We can always try to guess which trends are in and which trends are out by asking interior designers, attending industry events, and scouring all our favorite retailers' new collections, but nothing speaks to trend reports quite as well as actual data. To help us identify trends that are very well on their way out, we tapped Polyvore, a community-powered social commerce platform, and analyzed every search query performed on its website in 2016 to give us a snapshot of overall trends for the year.
Are you so over tufted sofas? Do you roll your eyes at the sight of mirrored furniture? Have you seen enough industrial barstools to last you a lifetime? You're not alone. With a decline of over 15% between 2015 and 2016, these décor staples are on their way out, according to Polyvore. Ahead, find out what other décore items are no longer on people's radars and what we're replacing them with for 2017.
OUT: Tufted Sofas
This year marked the death of the tufted sofa, with Polyvore seeing a 75% decrease in searches over the same period in 2015. It seems the overembellished look of heavy tufting is being traded for more minimal lines.
ALTERNATIVE: Tuxedo Sofas
The tuxedo sofa hails from 1920s modernism. With Art Deco seeing a resurgence and minimalism having a moment, it's only a matter of time before the clean-lined sofa makes a full-blown comeback.
OUT: Metallic Throw Pillows
Metallic throw pillows, along with anything overly feminine, also saw a decrease in popularity this year, with the metallics witnessing a 58% decrease over the same period the previous year.
ALTERNATIVE: Athleisure Pillows
Instead, opt for a more masculine look—like a puffy channels leather pillow inspired by the athleisure runway trends. Men may not have caught onto the trend yet, but we're already fans.
OUT: Industrial Barstools
For years, we saw industrial style chairs and barstools grace every dining room, kitchen, and bar—but it seems the glory days of this trend is over. These popular barstools saw a 19% decrease year over year in 2016.
ALTERNATIVE: Midcentury Barstools
Midcentury barstools, especially those in iconic shapes, are replacing their industrial counterparts, with a lot of classic modern chair designs being reissued in counter stool versions. Pick your favorite style and jump on the bandwagon.
OUT: Mirrored Furniture
Paris Hilton inspired a whole generation of young ladies to decorate entirely in mirrored facets and faux fur, but it seems these very women are moving on to better things. Mirrored furniture saw a 37% decrease in popularity from the previous year.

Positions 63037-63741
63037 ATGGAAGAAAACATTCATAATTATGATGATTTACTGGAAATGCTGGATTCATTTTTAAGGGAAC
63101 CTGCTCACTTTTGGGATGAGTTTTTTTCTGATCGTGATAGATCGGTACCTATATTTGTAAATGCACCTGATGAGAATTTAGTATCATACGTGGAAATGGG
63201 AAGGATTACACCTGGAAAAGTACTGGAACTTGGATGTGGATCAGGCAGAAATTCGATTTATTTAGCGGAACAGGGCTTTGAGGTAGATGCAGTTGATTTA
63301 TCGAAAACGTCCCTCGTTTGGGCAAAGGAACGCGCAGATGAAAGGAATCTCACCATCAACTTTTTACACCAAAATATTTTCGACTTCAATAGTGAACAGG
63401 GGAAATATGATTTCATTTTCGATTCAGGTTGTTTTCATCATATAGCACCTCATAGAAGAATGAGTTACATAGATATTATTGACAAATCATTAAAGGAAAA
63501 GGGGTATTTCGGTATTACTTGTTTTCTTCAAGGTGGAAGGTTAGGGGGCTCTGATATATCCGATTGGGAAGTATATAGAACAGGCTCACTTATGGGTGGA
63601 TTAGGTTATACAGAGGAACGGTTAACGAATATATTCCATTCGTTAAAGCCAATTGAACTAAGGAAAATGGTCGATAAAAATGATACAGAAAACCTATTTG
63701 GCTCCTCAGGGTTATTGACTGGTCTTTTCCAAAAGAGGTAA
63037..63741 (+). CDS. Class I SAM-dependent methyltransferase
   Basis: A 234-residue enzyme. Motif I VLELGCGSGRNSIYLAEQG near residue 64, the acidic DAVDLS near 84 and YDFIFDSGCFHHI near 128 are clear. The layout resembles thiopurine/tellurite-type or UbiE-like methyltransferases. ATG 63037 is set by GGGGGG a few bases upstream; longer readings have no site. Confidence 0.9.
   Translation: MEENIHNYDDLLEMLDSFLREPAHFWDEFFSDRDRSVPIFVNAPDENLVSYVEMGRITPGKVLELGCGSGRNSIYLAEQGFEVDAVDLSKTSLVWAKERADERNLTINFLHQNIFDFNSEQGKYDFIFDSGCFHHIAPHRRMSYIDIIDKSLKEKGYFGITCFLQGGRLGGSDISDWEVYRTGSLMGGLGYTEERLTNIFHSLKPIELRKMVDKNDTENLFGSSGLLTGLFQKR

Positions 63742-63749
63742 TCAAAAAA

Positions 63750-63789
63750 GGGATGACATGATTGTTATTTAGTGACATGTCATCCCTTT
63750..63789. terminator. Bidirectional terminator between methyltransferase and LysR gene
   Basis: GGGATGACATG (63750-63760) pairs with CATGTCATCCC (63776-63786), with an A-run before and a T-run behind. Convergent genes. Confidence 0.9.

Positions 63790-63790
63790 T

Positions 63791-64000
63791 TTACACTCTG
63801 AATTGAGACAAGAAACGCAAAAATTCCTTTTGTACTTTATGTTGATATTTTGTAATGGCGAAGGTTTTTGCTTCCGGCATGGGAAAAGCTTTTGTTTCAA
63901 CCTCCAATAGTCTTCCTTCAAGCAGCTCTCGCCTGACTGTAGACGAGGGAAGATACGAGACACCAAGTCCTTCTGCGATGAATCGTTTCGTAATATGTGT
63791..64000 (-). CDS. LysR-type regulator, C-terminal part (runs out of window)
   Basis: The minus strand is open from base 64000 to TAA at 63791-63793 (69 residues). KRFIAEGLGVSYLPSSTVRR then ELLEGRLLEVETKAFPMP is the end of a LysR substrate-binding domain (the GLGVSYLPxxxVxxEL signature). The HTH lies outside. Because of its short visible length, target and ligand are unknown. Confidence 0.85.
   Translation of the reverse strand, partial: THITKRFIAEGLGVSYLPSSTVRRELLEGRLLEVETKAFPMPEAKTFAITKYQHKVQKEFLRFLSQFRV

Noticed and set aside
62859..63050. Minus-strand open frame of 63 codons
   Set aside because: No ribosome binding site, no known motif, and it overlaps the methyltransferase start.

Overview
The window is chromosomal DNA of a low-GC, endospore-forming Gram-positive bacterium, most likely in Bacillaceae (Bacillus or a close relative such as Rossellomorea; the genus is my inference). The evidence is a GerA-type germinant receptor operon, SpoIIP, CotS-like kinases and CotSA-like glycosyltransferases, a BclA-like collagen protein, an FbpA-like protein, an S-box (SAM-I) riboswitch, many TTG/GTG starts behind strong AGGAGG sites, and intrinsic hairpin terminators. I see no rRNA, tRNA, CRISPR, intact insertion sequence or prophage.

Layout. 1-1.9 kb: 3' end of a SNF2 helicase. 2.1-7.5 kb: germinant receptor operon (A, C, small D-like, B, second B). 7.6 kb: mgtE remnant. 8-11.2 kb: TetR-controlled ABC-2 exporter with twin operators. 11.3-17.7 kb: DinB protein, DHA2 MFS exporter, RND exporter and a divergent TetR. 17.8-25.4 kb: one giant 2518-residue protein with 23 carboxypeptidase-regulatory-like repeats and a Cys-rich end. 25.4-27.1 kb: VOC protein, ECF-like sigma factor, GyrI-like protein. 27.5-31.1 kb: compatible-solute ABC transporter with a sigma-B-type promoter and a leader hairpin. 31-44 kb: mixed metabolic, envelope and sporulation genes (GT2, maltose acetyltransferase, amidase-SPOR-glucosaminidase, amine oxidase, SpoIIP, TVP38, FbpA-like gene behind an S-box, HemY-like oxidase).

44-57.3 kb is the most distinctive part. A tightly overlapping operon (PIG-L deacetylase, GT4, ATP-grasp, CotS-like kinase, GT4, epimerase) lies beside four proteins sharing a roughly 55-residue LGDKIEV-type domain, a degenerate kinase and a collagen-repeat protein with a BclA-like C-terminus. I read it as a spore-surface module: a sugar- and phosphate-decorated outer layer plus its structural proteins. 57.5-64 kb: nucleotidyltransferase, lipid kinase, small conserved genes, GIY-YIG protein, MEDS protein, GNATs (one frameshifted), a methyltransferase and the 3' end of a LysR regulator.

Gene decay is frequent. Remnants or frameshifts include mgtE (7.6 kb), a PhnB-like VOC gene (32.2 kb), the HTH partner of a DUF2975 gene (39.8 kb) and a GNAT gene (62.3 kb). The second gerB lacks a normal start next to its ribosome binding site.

ALTERNATIVE: Natural Stone Accents
Instead of mirrored surfaces, opt for more subdued—but nonetheless luxurious—marble or stone finishes, and accent your décor with actual mirrors instead.
OUT: Faux-Fur Throw Blankets
Speaking of faux fur, this trend also saw a drop in popularity, with the fabric dipping 22% from 2015. After the Mongolian fur frenzy, it seems we are moving on to better things.
Not into faux fur? Try Mohair instead. The 1970s fabric is having a revival moment. Bonus: It's extra cozy, so it's perfect for your cold winter nights.
OUT: Nailhead-Trim Seating
Remember a few years ago when every single piece of furniture—upholstered or not—was covered in nailheads? It seems we've finally seen too much of a good thing, and we're ready to retire this trend. Nailhead-trim sofas dropped 67% while nailhead dining chairs saw a 37% decrease over the same period in 2015.
ALTERNATIVE: Velvet Seating
We've seen it on runways and in interiors everywhere—velvet is back in a major way. So before you go invest in nailhead seating, consider a sleek velvet option in a rich jewel-tone color.
GamFratesi Beetle Chair (price upon request)
OUT: Octopus-Themed Décor
Yes, octopus-themed décor was once "a thing," but that is no longer the case. The décor accents saw a $28 decrease over the same period last year, according to Polyvore. We're willing to bet it was already pretty low on the trend scale—but we could be wrong.
ALTERNATIVE: Painterly Textiles
Painterly textiles, on the other hand, are rising in popularity—we already predicted it was going to be the next big trend. Not to mention it's absolutely timeless compared to octopus designs everywhere.